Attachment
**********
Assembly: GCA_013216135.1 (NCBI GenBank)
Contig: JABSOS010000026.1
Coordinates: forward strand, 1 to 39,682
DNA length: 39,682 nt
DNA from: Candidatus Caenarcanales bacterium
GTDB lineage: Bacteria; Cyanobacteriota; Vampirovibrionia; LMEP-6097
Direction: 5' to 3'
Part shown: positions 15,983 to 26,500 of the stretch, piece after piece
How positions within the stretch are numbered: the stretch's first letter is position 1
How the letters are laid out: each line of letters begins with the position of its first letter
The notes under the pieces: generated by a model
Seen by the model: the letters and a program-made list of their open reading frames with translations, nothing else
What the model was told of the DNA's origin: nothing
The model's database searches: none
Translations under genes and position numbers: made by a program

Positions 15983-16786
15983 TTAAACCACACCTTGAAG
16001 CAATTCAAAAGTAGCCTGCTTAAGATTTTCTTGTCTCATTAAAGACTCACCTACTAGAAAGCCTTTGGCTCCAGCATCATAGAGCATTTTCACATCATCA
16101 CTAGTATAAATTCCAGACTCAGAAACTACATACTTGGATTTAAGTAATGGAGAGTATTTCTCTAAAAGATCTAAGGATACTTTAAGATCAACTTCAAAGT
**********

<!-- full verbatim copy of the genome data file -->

Assembly: GCA_013216135.1 (NCBI GenBank)
Contig: JABSOS010000026.1
Coordinates: forward strand, 1 to 39,682
DNA length: 39,682 nt
DNA from: Candidatus Caenarcanales bacterium
GTDB lineage: Bacteria; Cyanobacteriota; Vampirovibrionia; LMEP-6097
Direction: 5' to 3'
Part shown: positions 15,983 to 26,500 of the stretch, piece after piece
How positions within the stretch are numbered: the stretch's first letter is position 1
How the letters are laid out: each line of letters begins with the position of its first letter
The notes under the pieces: generated by a model
Seen by the model: the letters and a program-made list of their open reading frames with translations, nothing else
What the model was told of the DNA's origin: nothing
The model's database searches: none
Translations under genes and position numbers: made by a program

Positions 15983-16786
15983 TTAAACCACACCTTGAAG
16001 CAATTCAAAAGTAGCCTGCTTAAGATTTTCTTGTCTCATTAAAGACTCACCTACTAGAAAGCCTTTGGCTCCAGCATCATAGAGCATTTTCACATCATCA
16101 CTAGTATAAATTCCAGACTCAGAAACTACATACTTGGATTTAAGTAATGGAGAGTATTTCTCTAAAAGATCTAAGGATACTTTAAGATCAACTTCAAAGT